Wednesday, April 13, 2011
The Penguin Thief
She does this thing where she gives the kids what she calls "H money." When they're good, they earn a certain amount of "H dollars." Then, at the beginning of each new month, she opens up the "H store," where they can spend their H dollars on toys.
So when Dylan came home last Friday with a stuffed penguin and told me he bought it with his H money, I was like, cool. I knew the drill; I knew this is what she does at the first of every month. I went downstairs to throw in some laundry and clean my room a little bit.
An hour later, Dylan came down.
"Mom," he said, "I need to talk to you."
"What is it, buddy?"
"I stole that stuffed penguin from the H store."
"I took it and didn't pay the H money for it."
"Did you not have enough H money for it?"
"I did - I had 11 H dollars, and the penguin was only 5 H dollars."
"So what's the problem?"
"I wanted to save my H dollars for something else next month, but I still wanted that penguin."
I was blown away. My son stole. That's major to me. I never stole anything. Ben had kind of a hard teenagerhood, but he has always said he never stole anything, even during his troubled times.
But I was very, very grateful that Dylan came forward, that he felt guilty and wanted to make it right. I told him we had to talk to Ben about his punishment. I told him he still needed to be punished for stealing in the first place, but that his punishment would have been worse if we had found out about it later on.
Dylan desperately wanted to catch Mrs. H before she left school for the day, but the school was long since closed and locked up by this time.
Ben came home and we all talked about it. Dyl was grounded to his room all weekend. Usually, when he's in his room for time-outs, all he does is yell out the door, "CAN I COME OUT NOW??" Over and over and over again. But he didn't push it at all, all weekend. He came out to pee and to eat, and he had his toys and his book in there with him. It was nice not having him ask to play on the computer a billion times per day.
Then Ben took him to school fifteen minutes early on Monday to talk to the teacher. Ben found out that there had been a substitute teacher that day. Sheesh. I don't know what it is about substitute teachers - kids are so naughty. When I taught school, I hardly ever, ever, ever missed work, because there was always a huge fallout if I did. Something major would happen when the sub was there, and I'd have to clean everything up. An example of this is "The Penning of '04." I was gone one day, and one kid stabbed another kid in his hand with a pen. The stabee told his parents, who then wanted to sue the penn-er... It was a huge mess, which I eventually smoothed over, but seriously. Subs spell disaster.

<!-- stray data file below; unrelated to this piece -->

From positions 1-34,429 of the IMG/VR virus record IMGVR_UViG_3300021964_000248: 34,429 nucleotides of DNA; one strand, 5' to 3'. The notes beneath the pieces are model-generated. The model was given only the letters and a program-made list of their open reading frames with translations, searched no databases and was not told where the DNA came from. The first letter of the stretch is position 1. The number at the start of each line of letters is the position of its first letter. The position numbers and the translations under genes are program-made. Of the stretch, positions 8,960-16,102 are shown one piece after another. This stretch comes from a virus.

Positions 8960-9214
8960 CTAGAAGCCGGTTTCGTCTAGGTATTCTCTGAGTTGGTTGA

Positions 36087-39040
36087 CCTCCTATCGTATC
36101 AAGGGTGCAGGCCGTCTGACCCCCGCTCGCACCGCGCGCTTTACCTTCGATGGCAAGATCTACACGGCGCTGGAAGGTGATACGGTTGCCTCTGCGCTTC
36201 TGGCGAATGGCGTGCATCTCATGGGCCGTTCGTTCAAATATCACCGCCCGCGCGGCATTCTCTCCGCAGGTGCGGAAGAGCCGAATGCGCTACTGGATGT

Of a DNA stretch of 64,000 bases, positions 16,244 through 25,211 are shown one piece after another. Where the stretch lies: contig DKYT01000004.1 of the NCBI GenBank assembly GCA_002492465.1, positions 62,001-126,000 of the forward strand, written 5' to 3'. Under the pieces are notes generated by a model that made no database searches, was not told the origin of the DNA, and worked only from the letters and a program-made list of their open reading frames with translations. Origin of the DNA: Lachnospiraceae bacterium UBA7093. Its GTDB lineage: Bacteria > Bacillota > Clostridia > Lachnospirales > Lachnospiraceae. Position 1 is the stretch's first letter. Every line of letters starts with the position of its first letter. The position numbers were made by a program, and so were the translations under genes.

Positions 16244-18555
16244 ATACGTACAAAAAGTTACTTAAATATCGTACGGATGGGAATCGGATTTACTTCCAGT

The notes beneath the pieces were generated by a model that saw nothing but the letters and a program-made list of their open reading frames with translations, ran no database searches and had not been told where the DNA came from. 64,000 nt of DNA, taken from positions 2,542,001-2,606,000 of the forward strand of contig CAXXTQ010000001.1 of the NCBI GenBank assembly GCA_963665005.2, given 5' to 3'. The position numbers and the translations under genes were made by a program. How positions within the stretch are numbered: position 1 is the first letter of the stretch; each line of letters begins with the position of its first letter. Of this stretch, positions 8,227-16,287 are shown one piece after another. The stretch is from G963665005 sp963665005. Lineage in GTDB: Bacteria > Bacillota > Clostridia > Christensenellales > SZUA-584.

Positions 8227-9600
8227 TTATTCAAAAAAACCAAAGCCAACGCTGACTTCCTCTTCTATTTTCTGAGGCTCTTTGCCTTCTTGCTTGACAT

Anyways, the substitute teacher noticed what had happened after all the kids had left that Friday, and she left Mrs. H a note, so Dylan would have been busted, for sure. She was glad Dylan came in to confess. He gave her the penguin back, plus all of his H dollars.
Then, we had him go in and talk to the bishop on Tuesday. He's not eight yet, so he's not officially accountable; however, we wanted to make this a learning opportunity for him. We wanted him to understand the steps of repentance. We wanted him to recognize the bishop as someone who can help you when you're seeking forgiveness for something you've done wrong. And we wanted to reinforce the gravity of stealing - it's not a small-time thing. The bishop was sweet to talk to him; I think they had a good talk - I didn't go into the bishop's office with Dylan, but they talked in there for a good long while.
All along, we've told him that, if we had found out from his teacher what he had done, instead of from him, we would have probably grounded him to his room for an entire week, plus restitution to his teacher and visiting the bishop. We wanted him to know that, though he was still punished for what he did, it was less of a punishment than he would have gotten if he had kept it a secret.
Something my friend Carrie said on her blog keeps repeating itself in my mind. It's one of the most poignant things about child-rearing I've ever heard, and it is exactly how I feel about Dylan. She was saying this of her son: "He's going to be an exceptional adult, but it is going to take every skill I have to get him there." That is soooooo Dylan. He's a toughie, but hopefully with a lot of guidance and love, and sticking to our guns no matter what, we'll get him to happy, well-adjusted adulthood. Hopefully. :)